From Costa Rica to Alaska and many places in between, travelers like us often see eco-lodges proudly displaying advertising claiming how “eco friendlily” or “green” the lodge is. Oftentimes, the “eco-lodge” claim has more to do with the location in a rain forest, in or near a state park. Some places might be better tagged Greenwashing lodge. That doesn’t mean that lodges located in national park areas can’t be considered eco-friendly or even (gasp) sustainable minded.
Take some of the lodges that sit right on the ledge (or close to it) of the Grand Canyon. Anyone would be hard pressed to find any excess PR expressing how Green the Maswik or Bright Angel lodges are. The Xanterra lodges have been on the Green bandwagon for about 10 years (and that includes the Grand Canyon Railway that during certain dates runs on cooking grease from their own used cooking oil.)
Good thing they act proactively with their resources because Arizona seems be in drought denial. Eventually, the state will run out of fresh water and if the hotels (especially the ones in Phoenix) don’t do something about it then the state will be something like dust in the wind.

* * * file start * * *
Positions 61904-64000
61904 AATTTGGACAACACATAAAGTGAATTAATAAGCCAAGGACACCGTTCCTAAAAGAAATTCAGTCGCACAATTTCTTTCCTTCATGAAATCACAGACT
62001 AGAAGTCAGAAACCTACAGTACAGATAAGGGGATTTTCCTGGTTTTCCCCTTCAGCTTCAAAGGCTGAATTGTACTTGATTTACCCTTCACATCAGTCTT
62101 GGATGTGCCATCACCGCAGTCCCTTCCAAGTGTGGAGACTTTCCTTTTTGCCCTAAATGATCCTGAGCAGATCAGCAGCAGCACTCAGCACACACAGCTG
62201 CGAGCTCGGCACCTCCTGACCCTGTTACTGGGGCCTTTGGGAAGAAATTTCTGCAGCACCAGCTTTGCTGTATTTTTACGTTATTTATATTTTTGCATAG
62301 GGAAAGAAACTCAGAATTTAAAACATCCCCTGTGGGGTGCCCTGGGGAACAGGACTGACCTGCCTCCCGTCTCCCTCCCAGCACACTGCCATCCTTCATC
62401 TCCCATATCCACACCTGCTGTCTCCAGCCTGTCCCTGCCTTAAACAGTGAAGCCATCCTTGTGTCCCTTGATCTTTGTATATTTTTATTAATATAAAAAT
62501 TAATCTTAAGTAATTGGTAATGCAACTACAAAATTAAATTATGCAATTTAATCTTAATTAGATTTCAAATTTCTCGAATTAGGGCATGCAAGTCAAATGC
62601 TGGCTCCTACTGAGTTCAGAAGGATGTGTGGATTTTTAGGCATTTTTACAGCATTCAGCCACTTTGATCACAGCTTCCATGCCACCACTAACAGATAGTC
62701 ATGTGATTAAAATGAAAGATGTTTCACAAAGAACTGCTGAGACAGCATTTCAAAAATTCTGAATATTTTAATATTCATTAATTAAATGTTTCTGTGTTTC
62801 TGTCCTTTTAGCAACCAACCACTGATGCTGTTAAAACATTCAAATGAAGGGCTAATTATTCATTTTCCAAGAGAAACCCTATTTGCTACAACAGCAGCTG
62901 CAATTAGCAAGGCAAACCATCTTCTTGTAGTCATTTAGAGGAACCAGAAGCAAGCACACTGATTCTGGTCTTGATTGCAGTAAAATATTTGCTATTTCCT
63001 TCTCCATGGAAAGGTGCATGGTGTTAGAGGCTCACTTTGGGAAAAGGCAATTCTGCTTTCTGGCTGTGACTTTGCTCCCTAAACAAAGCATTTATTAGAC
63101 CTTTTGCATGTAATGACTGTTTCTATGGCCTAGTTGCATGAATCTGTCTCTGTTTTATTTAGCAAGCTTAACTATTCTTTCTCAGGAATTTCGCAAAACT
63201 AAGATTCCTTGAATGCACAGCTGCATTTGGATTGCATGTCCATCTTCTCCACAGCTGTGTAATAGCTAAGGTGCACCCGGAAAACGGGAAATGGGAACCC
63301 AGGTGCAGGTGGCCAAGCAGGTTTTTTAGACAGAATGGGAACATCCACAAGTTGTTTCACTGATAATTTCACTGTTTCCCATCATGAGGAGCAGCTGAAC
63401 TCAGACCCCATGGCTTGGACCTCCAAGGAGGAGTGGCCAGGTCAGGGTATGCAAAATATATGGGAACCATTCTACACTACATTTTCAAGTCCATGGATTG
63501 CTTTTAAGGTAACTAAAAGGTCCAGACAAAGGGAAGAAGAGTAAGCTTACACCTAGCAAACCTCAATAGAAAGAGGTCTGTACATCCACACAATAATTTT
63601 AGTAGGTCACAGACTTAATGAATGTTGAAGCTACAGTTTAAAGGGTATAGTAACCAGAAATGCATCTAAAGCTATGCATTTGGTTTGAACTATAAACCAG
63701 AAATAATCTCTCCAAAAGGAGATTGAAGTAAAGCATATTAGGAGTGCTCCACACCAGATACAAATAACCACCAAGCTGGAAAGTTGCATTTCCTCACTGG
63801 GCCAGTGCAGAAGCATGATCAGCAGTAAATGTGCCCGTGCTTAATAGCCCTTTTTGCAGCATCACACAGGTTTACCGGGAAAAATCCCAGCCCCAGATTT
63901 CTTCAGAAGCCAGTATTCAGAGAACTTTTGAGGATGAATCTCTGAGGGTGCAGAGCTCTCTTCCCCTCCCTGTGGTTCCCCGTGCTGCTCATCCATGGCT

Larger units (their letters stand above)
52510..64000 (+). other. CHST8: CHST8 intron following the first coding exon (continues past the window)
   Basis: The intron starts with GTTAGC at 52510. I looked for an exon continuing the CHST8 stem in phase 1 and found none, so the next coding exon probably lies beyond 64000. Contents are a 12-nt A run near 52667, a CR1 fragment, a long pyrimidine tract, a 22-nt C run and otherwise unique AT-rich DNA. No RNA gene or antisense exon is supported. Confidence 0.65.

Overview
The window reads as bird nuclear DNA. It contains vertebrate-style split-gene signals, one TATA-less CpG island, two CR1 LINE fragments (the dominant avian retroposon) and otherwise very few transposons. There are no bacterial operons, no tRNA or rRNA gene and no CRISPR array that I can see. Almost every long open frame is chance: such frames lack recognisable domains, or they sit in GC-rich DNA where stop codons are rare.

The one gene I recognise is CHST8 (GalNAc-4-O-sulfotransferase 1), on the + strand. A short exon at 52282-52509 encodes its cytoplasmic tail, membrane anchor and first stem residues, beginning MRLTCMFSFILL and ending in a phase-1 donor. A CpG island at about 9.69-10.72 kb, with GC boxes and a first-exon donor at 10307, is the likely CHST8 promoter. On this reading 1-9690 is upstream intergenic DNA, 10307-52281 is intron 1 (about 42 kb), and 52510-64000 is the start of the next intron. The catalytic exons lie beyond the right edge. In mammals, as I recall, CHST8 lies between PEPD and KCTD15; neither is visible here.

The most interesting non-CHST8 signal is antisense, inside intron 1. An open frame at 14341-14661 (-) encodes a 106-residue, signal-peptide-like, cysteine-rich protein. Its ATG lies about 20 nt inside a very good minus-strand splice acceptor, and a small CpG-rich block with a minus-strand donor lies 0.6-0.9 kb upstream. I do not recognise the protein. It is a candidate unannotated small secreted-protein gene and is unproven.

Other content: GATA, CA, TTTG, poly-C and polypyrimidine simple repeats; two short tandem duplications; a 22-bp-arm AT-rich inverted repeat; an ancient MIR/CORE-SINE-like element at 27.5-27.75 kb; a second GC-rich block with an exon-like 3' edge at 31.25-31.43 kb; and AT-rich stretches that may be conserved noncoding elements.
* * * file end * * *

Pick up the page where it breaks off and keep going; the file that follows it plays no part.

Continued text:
Water, more than any other resource, remains a top concern for the Grand Canyon hotels.
At the Maswik and Bright Angel lodges, the guest and public bathrooms offer numerous water savings features like low flow showerheads, low flow and hooray waterless toilets. Get over the waterless urinals guys.
In the Canyon, people don’t realize that 40% of the park’s energy use comes as a result of moving water. Not drinking it, just moving it.
Beyond the H2O, one of the big challenges comes about because the historical buildings have certain limitations and restrictions so it isn’t like they can just place a water catchment system (or even solar panels) on the lodges.
They focus on small creative things with significant environmental impact but low visibility impact. The Bright Angle lodge recently installed recycled carpet in their dining room, which counts as only a small aspect to their attempt for LEED Gold certification. Even those small shampoo bottles, normally taboo in an eco lodge, come in Plastarch bottles, made from a corn based, biodegradable material.
For those who don’t get enough environmental reading, feel free to check out a copy of the company sustainability report that resides in each room. It contains successes and failures but at least they continue to be transparent.
Next week – we go down the trails and into Phantom Ranch.